Whether you’ve begun already, or haven’t even taken the first step, it’s good to have a sense of what you’re getting into with social media. Here are my tips on what not to do.
Set up an account and never post anything. Too many accountants realise they should get on the social media bandwagon, and set up a Facebook page, Twitter feed, LinkedIn profile, and a few others and then put nothing on it. People notice these things. If you’ve set them all up and you end up spending more time on Twitter than Facebook, for instance, that’s okay. People will recognise that. But if they try every means of connecting you and you’re not visible, it reflects poorly on you.
Become a ‘sales spammer’. We’ve said before that social media is supposed to be primarily social – not pushy sales. Posting about your new products and services all the time, or only offering deals and discounts, or telling the world they should ring you right away, points out to everyone listening that you’re only concerned with yourself. “Join the conversation” is the phrase – don’t take it over and annoy everybody else. It’s the equivalent of going to a networking event, walking up to a group of people chatting cheerfully, and handing round business cards to each person saying “Give me a call!”, and then leaving. The cards would go straight in the bin, and the group would talk about you negatively once you left. On social media the repercussions are even worse. They’ll disconnect with you (unfollow, unlike, etc), and what’s more is, they’ll tell others about it. The other fail in terms of sales is stalking others’ messages and trying to get an edge in. I’ve had this happen before – when I have a perfectly cordial conversation going on with one company, and another company notices this and wants the business. So I get an email from the competing company saying, “I noticed you wanted this product, we have it, you should talk to us!” Very off-putting. If anything, it makes me want to talk to the other company even more, because they weren’t like that. And worst of all, I’ve now got a very negative impression of the competing business, and will not follow them, speak well of them, or be interested in their product. If you do notice a good prospect, simply follow them. If they follow you back, thank them or send a (public) personalised message. Keep it all in the public arena, because that’s how social media is supposed to work.
Systemise it to the point of impersonalisation. One of the things I hate more than anything is following someone on Twitter and getting an immediate DM (direct message) that says “Thanks for following. To read more about our products and services, click here [website] or ring us on.” It’s clear that they’ve set up this instant-response without any interest whatsoever in who I am, what I like, and how we can (or should) connect. When someone connects with you via social media, they’re saying, “I’m interested in who you are and what you do. I’d like to hear a little more.” If over time they don’t like what they hear, they’ll disconnect. If they do like it, they’ll engage a little further. If they end up deciding to buy, it will be on their own time and from their own initiative. Remember, sales via social media should be so incredibly smooth and easy that it never even feels like sales.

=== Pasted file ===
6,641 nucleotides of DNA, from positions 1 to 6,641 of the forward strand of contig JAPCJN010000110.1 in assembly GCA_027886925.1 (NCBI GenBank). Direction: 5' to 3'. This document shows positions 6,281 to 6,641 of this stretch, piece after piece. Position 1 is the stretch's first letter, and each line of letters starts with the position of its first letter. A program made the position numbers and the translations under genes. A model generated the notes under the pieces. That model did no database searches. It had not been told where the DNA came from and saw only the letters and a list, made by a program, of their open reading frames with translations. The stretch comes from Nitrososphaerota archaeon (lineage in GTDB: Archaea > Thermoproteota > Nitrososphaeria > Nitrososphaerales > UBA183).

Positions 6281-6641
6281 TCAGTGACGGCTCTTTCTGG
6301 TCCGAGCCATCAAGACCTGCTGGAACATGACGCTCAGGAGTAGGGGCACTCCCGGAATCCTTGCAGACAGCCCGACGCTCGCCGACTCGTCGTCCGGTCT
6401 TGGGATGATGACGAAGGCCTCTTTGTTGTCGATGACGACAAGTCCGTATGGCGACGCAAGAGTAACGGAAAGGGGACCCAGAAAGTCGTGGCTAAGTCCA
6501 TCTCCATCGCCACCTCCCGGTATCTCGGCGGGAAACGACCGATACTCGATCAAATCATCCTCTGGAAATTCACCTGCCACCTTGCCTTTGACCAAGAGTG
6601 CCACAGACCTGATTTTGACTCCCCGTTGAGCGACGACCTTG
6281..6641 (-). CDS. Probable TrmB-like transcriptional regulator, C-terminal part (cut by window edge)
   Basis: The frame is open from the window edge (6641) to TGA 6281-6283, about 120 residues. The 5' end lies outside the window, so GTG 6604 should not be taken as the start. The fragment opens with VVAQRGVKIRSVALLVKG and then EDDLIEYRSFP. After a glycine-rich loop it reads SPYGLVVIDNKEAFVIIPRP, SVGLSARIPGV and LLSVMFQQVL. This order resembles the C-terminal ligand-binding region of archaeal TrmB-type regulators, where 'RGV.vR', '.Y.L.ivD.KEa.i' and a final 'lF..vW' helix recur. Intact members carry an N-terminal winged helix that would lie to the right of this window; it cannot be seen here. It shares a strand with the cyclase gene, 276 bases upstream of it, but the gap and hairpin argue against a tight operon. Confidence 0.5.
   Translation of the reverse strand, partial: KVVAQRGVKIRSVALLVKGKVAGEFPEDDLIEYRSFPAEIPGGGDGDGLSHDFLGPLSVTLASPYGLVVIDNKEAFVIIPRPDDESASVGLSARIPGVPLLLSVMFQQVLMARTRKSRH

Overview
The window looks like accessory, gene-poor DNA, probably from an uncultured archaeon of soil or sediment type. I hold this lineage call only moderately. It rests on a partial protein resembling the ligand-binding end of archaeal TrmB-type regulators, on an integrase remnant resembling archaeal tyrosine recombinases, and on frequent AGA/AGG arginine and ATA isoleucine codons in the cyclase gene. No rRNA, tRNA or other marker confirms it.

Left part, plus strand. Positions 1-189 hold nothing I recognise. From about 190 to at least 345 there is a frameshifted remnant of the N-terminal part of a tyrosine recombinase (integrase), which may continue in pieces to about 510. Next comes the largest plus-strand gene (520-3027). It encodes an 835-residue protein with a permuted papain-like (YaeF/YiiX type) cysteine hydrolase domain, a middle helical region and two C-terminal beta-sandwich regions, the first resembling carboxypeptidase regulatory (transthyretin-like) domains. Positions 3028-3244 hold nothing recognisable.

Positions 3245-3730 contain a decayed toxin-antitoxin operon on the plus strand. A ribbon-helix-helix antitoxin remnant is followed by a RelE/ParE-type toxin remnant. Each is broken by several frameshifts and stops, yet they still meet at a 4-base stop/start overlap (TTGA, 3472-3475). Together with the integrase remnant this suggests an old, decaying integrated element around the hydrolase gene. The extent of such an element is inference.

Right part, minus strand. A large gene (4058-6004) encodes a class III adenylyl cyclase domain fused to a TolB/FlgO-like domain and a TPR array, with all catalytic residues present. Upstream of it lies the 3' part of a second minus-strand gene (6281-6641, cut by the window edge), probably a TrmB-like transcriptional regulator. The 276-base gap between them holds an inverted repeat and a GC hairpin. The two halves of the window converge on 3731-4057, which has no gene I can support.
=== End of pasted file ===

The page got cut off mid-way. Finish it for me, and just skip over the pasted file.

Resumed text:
Follow the wrong protocol. Social media has its own language, and its own rules. They’re all rules of culture, by which I mean they’re not published anywhere (unless you find a good blog post on it). For example, USING ALL CAPITAL LETTERS is the equivalent of shouting at the top of your voice. If every one of your tweets does this, people will switch off or worse, unfollow. The same applies for using too many exclamation points or smiley faces, or using a wink for a business-related Tweet. Linked In is primarily a business network, for professionals or recruiters (and those seeking work). Posting photos of your cat, and entering status updates as though you’re on Facebook, doesn’t give the right impression.
Make it all about business. Many accountancy firms fail by not making their social media conversations personal. Every post is a stiff, formal introduction to the business, or a link to an article, or an invitation to an event. Social media is an opportunity to enable those connecting with you to see that you are not just a building or a logo, but a real person (or real people). There are a variety of ways to do this, and generally it centres around being yourself. A book that you’re reading, a charity walk your team members are taking, a photo of your city on a sunny day, what you love most about the work you do. Things that help those listening to want to do business with you, not because you’re such an expert but because they feel they would connect well with you.
Give up (or fail to begin) because you “haven’t gotten anything from it”. Marketing is (as I’ve said many times before) a marathon, not a sprint. You’re in it for the long haul. Some companies use social media regularly and within days begin to see massive results. Others plug away at it consistently for a long time before it all starts to come together. If you’ve been at it for a while and are beginning to question it, don’t presume that it won’t work – try a different tack. Talk to social media experts. Attend webinars and live events. If Twitter doesn’t do anything for you, try Linked In. If Facebook isn’t your field, perhaps Tumblr is. Read online forums and talk to others in your industry. Check out your competitors – where are they most visible? Chances are, one or more of your competitors are cleaning up in your area because they’ve stuck at it, or done it really well.